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Unsung Italian Wine Heros


Seeing as it’s nearly summer, let’s forget about rainy days and celebrate one of the European countries we most associate with sunshine and viticulture – Italy. Us Brits love Italian wine but our love for it tends to be concentrated on a handful of bottles. This is mostly recently displayed with our ability to consume rather a lot of Prosecco, the now very famous Italian sparkling wine. So if you fancy spending this summer broadening your wine horizons here are our favourite unsung Italian wine heros, based on some more well-known favourites…

Alternatives to Pinot Grigio

Our love for a cold glass of Pinot Grigio shows no sign of abating and why should it? Once you’ve found a great summer wine that you love, then having it within easy reach makes that one less decision you have to make at the end of a working day. But your commitment to that one brand of Pinot Grigio could mean missing out on some more interesting Italian white wines.


Wines made from the Vermentino grape, such as the Poggio del Sasso, can offer a bit more on the aroma and flavour front with rich honeysuckle and elderflower scents and a steely Chablis-esque palate. Spending a few more pounds on your bottle can also get you a fine Gavi di Gavi that is made from the Cortese grape. These wines have amazing stone fruit characteristics and who doesn’t love a bit of subtle peach aroma before they take their first sip?


If you’re sticking close to Pinot Grigio’s homeland of the Veneto, try branching out towards a fresh white made from the Garganegagrape. In addition to the well-known Soave region, the lesser-known and much smaller region of Gambellara produces crisp, floral styles at higher altitudes. Beware, they are extremely more-ish!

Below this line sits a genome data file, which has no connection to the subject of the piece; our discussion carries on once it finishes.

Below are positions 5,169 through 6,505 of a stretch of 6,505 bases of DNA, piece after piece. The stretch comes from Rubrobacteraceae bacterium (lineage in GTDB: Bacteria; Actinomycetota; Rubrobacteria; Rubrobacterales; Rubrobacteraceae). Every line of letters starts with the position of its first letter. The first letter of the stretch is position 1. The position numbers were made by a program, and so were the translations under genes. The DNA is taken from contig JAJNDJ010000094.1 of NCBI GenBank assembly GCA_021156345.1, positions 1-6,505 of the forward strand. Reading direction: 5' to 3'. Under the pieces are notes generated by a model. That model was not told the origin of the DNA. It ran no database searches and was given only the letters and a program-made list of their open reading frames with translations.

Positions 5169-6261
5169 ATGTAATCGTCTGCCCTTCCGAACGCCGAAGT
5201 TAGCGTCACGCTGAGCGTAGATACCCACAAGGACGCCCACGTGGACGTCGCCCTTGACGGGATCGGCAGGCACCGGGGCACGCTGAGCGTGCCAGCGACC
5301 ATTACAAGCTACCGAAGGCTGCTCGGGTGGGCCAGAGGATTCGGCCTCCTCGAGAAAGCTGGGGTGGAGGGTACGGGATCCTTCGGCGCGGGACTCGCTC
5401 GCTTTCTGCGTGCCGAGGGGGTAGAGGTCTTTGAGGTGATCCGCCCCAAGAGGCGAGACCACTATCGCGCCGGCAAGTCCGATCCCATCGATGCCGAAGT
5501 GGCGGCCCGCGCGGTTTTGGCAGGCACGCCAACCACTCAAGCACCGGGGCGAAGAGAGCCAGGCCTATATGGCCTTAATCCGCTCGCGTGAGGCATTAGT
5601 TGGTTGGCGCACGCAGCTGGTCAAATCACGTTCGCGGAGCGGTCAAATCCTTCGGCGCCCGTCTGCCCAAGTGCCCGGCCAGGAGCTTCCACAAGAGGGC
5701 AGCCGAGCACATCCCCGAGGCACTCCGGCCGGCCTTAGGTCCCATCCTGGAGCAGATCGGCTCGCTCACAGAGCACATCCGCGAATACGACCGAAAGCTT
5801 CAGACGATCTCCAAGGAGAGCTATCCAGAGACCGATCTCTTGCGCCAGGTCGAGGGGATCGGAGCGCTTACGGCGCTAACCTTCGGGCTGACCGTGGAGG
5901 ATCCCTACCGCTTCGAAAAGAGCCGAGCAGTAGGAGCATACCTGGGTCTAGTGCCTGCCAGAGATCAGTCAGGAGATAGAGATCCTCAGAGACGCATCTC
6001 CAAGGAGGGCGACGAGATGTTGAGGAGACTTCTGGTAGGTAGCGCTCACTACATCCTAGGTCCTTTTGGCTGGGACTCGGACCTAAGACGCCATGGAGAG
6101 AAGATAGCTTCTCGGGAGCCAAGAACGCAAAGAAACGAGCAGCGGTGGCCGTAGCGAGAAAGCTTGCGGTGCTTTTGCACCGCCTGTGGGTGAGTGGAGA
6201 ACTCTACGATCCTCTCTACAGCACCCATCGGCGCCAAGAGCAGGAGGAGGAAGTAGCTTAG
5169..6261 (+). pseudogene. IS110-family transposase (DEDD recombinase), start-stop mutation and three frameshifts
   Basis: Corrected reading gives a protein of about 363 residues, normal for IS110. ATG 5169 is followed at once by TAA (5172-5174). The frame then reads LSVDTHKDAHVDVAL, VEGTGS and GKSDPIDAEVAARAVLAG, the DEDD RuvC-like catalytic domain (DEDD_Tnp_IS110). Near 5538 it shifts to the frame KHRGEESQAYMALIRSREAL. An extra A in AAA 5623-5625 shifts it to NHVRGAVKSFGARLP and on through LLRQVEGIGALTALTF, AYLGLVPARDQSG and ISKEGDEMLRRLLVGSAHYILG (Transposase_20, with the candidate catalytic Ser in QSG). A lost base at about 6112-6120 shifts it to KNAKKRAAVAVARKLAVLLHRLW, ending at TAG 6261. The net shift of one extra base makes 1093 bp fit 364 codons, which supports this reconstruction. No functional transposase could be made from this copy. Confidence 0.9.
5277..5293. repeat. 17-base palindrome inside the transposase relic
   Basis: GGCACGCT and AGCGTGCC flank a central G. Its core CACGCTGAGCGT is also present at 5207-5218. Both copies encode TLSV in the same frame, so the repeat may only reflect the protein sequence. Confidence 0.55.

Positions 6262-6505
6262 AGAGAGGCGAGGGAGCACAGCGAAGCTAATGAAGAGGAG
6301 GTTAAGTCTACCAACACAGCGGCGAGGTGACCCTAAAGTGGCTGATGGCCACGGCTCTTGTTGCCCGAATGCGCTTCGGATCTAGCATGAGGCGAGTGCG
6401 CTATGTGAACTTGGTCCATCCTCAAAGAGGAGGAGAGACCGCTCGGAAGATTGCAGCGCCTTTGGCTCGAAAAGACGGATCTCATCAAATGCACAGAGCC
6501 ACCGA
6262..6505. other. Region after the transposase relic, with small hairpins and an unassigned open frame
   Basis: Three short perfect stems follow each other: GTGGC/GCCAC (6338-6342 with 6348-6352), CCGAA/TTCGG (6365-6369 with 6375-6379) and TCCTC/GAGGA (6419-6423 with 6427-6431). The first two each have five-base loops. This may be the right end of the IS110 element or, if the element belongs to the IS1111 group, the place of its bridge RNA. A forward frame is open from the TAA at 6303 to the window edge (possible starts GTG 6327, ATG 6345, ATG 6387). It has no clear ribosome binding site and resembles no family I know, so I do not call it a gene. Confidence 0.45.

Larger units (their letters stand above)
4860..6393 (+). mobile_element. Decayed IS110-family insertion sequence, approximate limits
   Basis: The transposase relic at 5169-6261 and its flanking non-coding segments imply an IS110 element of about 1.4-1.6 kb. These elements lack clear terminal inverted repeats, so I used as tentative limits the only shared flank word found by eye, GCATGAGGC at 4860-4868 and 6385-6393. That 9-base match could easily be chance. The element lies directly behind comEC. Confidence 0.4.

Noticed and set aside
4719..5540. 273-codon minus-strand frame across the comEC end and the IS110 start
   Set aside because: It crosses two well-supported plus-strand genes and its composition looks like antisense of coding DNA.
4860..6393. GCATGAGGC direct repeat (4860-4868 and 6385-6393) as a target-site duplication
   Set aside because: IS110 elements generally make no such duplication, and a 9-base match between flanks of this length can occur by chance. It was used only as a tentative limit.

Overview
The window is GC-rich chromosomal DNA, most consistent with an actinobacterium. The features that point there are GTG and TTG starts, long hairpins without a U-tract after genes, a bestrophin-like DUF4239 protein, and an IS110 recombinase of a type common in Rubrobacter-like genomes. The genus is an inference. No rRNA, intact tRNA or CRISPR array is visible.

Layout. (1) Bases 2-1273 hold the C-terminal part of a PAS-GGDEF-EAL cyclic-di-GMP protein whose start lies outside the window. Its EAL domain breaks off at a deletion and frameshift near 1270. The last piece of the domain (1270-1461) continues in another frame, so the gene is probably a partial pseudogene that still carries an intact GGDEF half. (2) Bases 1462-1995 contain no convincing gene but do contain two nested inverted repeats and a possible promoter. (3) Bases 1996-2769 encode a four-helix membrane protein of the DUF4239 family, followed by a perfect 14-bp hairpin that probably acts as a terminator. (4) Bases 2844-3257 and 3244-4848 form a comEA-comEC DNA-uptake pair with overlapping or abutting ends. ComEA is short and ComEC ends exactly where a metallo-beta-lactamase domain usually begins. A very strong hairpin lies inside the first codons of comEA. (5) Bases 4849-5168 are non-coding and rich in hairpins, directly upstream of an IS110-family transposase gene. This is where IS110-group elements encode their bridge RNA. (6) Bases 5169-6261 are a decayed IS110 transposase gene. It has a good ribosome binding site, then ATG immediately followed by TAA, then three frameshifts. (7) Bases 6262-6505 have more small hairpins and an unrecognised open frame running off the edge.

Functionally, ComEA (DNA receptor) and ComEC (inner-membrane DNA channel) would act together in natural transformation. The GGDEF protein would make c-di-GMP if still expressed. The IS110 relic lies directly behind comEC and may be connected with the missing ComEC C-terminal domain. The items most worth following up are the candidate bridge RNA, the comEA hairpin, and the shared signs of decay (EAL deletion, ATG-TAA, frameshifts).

Alternatives to Chianti

One of the more famous Italian reds has quite the reputation and rightly so. But did you know that you can get Italian wines made from the same grapes varieties that might represent much better value for money, mostly because they don’t have the name ‘Chianti’ on the label. If I can use fashion as a metaphor for just a moment, it’s like buying a dress from a not-so-well-known up and coming designer – superbly crafted and reasonably priced. There’s a good chance you could get more flavour for your pounds with these suggestions.


Wines that come under the Carmignanoclassification in northern Tuscany are made from the same grape varieties grown in Chianti (here Sangiovese). The lesser-known area can often give you a richer wine for a better price. Move further south out of the Tuscan countryside and you find yourself in the Abruzzo, where the Montepulciano grape reigns supreme. Much easier to grow than Sangiovese, this little grape produces well balanced, easy drinking reds that more than match their Tuscan counterparts at the same price.


Moving further north, Valpolicella Ripasso wines are always excellent value for those seeking complex flavours in their reds. The word ‘Ripasso’ refers to a second fermentation that takes place on the discarded skins of the grapes used to make the raisin-like Amarone wines. This imparts a rich, raisin-like dimension to the wine for a fraction of the price of Amarone.

So make this summer the season you REALLY get to know Italian wine. Granted, it can be a bit of a minefield, but these recommendations will see you in good stead and get you started.


By: Anna

***Grabbed from: